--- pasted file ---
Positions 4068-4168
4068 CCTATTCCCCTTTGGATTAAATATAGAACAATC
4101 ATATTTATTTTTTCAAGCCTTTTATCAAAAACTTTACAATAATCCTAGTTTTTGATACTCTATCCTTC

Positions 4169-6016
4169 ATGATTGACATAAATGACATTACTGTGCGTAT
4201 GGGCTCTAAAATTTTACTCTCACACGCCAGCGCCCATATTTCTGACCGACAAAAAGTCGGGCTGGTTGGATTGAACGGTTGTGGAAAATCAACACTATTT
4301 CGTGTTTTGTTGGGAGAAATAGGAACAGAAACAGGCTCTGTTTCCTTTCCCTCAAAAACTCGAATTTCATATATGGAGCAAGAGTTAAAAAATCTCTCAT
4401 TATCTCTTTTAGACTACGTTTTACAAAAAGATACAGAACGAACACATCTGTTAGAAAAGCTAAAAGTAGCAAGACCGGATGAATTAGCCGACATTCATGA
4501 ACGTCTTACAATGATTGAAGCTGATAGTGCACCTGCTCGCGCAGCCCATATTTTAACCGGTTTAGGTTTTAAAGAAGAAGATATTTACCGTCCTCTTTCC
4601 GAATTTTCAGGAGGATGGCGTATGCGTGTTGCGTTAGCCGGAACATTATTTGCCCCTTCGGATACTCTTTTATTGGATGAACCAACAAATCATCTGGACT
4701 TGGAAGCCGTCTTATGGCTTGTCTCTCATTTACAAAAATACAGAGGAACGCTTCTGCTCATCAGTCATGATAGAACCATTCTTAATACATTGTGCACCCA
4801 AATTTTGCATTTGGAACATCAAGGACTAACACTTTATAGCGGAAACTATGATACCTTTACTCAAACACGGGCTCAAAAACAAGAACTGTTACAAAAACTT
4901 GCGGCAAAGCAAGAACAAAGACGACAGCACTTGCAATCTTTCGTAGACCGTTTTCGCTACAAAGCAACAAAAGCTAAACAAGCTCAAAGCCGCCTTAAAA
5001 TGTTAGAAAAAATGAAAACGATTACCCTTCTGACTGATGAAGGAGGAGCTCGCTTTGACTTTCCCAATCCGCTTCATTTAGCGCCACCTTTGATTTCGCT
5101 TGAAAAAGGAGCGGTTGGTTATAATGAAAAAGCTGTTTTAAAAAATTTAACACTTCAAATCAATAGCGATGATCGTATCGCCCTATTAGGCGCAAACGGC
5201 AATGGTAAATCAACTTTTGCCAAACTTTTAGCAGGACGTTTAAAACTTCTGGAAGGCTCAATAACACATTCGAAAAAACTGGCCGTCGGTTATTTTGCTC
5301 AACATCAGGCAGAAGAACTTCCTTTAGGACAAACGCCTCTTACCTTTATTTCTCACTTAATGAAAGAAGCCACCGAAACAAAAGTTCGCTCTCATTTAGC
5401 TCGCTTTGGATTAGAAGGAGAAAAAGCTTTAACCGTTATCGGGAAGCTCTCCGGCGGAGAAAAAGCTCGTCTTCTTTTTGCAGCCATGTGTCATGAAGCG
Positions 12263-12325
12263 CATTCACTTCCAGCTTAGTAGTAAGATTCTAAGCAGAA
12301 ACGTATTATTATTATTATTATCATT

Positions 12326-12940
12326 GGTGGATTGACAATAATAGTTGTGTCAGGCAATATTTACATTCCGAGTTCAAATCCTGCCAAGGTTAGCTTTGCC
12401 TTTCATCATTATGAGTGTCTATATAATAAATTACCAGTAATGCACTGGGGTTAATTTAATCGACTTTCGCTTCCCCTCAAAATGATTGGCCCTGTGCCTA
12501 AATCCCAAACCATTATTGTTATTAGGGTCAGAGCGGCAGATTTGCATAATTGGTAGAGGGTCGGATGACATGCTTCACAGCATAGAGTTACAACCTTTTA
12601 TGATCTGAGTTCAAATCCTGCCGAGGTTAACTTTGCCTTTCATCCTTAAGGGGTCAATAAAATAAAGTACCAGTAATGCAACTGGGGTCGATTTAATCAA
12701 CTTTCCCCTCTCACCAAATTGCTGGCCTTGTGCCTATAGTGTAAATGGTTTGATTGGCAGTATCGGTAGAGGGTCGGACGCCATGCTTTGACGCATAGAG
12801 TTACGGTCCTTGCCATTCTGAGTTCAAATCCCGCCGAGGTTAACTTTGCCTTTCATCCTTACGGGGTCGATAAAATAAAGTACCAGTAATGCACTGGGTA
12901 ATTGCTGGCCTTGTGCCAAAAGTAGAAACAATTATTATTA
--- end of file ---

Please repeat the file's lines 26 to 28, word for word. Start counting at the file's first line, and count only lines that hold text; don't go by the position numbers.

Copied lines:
12601 TGATCTGAGTTCAAATCCTGCCGAGGTTAACTTTGCCTTTCATCCTTAAGGGGTCAATAAAATAAAGTACCAGTAATGCAACTGGGGTCGATTTAATCAA
12701 CTTTCCCCTCTCACCAAATTGCTGGCCTTGTGCCTATAGTGTAAATGGTTTGATTGGCAGTATCGGTAGAGGGTCGGACGCCATGCTTTGACGCATAGAG
12801 TTACGGTCCTTGCCATTCTGAGTTCAAATCCCGCCGAGGTTAACTTTGCCTTTCATCCTTACGGGGTCGATAAAATAAAGTACCAGTAATGCACTGGGTA